Effective Cardio Plan for Fighters

There’s a lot of debate about cardio for fighters – some swear by the old-school long runs, other coaches have their fighters moving towards a sprint based cardio approach. With sports science taking the sporting world into a new direction, what is the best cardio for fighters?

In this article we’re going to look at the options and conclude with the most acceptable approach.

Train for the event

Sports science has taught us that exercise load is important and that we should train for the event in mind. If you’re a 100m sprinter, doing a lot of long runs is useless. You’ll never run more than 100m in your event, so why would you do a 5km training run?

The same applies to combat sports. Depending on your gender and event, you’ll probably be in action for between 2 and 5 minutes per round, working at a high intensity. There’s our first clue then – work at a high intensity. Don’t waste time or effort on anything that doesn’t directly improve you as a fighter.

High Intensity Cardio

Fight sports are high intensity – attacking movement, defensive movement, the powerful use of limbs, the relentless nature of each round and the very short rest periods mean that we need to re-create periods of high intensity work followed by short rest periods to mimic fight conditions.

The best way to do this is with HIIT (high intensity interval training). This way the heart rate stays high and we can control rest times. It’d be wise to mimic the event you compete in, so if you’re a boxer for example you could do your HIIT work for three minutes with one minute rest in between sets. You can do this with sport-specific drills, with sprints, with kettlebells etc. Just make it work for you.

Do as much as you need – but no more

Taking MMA as the example, you’ll be working for a maximum of 25 minutes, split over 5 x 5 minute rounds. With that in mind, you don’t need to go for a 90 minute run in the mornings. Yes, your road work is important, but that’s overkill. You risk injury when you overdo training, so keep your energy levels for sparring and more technical training.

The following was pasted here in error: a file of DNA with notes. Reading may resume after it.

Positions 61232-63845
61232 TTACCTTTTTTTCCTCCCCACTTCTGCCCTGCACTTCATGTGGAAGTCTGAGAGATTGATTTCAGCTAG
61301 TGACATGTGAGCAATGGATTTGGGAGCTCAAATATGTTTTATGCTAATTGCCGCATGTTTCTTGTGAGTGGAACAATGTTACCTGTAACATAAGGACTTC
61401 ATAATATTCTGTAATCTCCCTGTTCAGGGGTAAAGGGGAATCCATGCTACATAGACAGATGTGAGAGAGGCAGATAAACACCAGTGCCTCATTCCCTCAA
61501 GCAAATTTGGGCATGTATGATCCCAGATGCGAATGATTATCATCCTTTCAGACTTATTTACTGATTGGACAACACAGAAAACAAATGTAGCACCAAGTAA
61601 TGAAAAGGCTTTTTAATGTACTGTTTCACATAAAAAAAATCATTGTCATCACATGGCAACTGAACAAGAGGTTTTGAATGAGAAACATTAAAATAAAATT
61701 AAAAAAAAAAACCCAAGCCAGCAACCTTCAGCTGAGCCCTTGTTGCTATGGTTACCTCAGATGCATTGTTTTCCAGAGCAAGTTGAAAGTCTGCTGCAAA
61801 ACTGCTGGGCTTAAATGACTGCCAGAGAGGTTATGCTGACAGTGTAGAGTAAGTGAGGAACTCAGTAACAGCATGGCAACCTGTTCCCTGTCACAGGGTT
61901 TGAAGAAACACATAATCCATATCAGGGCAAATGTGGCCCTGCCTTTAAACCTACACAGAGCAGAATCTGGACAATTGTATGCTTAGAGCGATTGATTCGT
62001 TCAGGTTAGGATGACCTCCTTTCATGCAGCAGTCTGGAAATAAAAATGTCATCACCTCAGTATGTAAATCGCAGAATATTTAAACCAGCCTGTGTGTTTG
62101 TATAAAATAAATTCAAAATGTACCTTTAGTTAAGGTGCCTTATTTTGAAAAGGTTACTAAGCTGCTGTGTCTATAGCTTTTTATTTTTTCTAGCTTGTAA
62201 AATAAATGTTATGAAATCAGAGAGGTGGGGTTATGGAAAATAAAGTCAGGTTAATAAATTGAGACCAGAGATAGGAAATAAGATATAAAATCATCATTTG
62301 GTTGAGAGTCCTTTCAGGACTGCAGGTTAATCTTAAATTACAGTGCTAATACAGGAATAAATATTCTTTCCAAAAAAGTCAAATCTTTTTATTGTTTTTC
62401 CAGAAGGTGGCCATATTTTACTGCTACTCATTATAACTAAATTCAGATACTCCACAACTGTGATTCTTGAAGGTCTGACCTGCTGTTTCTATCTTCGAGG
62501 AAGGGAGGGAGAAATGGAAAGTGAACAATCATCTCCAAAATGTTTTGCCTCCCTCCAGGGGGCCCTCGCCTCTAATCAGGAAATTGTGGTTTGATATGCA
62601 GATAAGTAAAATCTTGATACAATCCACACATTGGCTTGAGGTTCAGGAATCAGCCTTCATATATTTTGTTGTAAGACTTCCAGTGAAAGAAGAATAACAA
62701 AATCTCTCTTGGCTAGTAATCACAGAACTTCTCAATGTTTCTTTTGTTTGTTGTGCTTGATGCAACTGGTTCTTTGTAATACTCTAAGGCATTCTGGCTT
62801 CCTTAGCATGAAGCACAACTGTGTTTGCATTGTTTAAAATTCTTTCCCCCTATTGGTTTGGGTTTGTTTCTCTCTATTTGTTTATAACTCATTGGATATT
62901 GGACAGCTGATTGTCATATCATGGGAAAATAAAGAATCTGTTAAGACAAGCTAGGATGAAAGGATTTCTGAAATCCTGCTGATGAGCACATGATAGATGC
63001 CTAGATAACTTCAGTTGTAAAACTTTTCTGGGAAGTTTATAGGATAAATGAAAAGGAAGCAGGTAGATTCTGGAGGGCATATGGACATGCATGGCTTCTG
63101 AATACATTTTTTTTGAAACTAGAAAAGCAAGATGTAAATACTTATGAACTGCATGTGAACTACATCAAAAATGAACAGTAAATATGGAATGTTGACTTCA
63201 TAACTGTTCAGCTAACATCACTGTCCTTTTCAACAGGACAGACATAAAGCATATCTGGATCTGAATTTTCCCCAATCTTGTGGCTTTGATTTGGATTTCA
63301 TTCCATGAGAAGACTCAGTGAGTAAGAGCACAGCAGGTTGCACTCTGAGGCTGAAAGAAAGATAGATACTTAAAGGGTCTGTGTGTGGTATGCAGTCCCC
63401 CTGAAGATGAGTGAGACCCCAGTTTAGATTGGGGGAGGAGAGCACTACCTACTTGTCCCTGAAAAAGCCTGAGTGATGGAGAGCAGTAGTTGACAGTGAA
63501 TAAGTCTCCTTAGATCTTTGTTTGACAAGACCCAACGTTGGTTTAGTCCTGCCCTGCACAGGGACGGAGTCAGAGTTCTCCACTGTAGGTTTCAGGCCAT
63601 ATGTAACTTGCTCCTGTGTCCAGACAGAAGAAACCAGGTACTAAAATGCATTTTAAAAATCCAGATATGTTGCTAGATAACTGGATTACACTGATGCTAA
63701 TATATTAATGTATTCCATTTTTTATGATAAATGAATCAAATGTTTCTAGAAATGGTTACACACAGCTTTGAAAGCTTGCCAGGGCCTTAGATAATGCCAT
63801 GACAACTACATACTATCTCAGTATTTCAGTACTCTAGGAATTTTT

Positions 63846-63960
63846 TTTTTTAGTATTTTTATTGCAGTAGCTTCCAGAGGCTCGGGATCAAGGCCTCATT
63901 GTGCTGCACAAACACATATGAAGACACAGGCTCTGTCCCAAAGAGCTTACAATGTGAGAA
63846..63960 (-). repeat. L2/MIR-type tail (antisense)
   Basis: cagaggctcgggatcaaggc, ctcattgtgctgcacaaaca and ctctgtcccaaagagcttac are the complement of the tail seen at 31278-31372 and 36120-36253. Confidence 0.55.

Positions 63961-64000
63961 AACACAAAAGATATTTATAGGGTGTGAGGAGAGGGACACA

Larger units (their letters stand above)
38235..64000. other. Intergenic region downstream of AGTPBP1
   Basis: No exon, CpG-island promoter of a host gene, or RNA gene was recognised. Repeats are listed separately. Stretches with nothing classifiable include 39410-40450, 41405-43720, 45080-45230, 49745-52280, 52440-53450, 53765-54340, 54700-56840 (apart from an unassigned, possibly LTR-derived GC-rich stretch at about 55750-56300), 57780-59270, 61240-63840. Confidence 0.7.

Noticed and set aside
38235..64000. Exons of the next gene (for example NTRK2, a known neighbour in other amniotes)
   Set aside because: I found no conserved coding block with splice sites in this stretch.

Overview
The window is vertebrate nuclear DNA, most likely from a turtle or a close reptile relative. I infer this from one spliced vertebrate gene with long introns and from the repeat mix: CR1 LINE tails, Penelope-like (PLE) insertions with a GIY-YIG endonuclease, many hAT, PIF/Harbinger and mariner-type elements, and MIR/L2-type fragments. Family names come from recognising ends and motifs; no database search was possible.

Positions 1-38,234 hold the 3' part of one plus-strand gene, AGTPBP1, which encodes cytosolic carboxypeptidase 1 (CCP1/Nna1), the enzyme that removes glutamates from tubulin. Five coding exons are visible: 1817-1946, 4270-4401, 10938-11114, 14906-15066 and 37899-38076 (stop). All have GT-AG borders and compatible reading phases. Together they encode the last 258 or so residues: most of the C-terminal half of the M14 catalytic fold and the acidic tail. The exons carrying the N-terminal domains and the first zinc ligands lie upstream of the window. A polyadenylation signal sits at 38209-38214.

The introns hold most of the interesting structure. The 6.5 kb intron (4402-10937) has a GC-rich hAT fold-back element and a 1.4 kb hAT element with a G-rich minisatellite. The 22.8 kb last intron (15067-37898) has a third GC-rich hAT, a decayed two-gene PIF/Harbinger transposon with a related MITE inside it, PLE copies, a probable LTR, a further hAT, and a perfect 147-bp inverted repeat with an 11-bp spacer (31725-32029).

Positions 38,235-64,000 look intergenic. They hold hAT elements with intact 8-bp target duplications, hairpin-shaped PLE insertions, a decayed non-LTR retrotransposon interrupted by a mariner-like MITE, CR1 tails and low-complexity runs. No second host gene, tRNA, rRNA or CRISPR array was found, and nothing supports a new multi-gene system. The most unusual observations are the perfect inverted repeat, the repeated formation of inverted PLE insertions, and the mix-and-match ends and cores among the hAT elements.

If your event is 25 minutes, keep your longest runs to no more than 40 minutes, but work at a higher speed and intensity. You’re still going for longer than you need to, but you’re not wasting time and energy, nor are you increasing your injury risk whilst doing so.

Mix in weight training

This is one thing that a lot of fighters overlook. What you need to understand is that although you need endurance to be a great fighter, you need muscular endurance. This means you need the ability to still generate strength and power even when fatigued – you don’t just need cardio for cardio’s sake.

A runner needs pure stamina, but that’s because he’s doesn’t need to generate the power to knock an opponent out towards the end of a race (although it would make running much more fun to watch!). A fighter does though, so don’t treat your cardio as something that you do purely to improve stamina – make sure you do cardio in a way that maintains strength and power whilst you’re fatigued.

Effective Cardio for Fighters: Concluded

There’s room for all kinds of cardio for fighters, but the key to making it work is to go with an approach that gets you in fight shape. The takeaway points from this article are as follows…

  • Work at a high intensity. Fight sports are high intensity, so try to match that in training.
  • Mix in weigh training. You don’t just need to have great stamina, you need to maintain your power too.
  • Do as much as you need, but no more. Take the length of your event, then add 5-10 minutes. Work at a higher intensity.

Get these basics right and you’ll be a fitter, stronger and more effective fighter.

Author Bio

Darren Mitchell is a Muay Thai enthusiast and writer for the Best Muay Thai blog. He has trained for several years at gyms all over the world alongside some world-renowned fighters and coaches.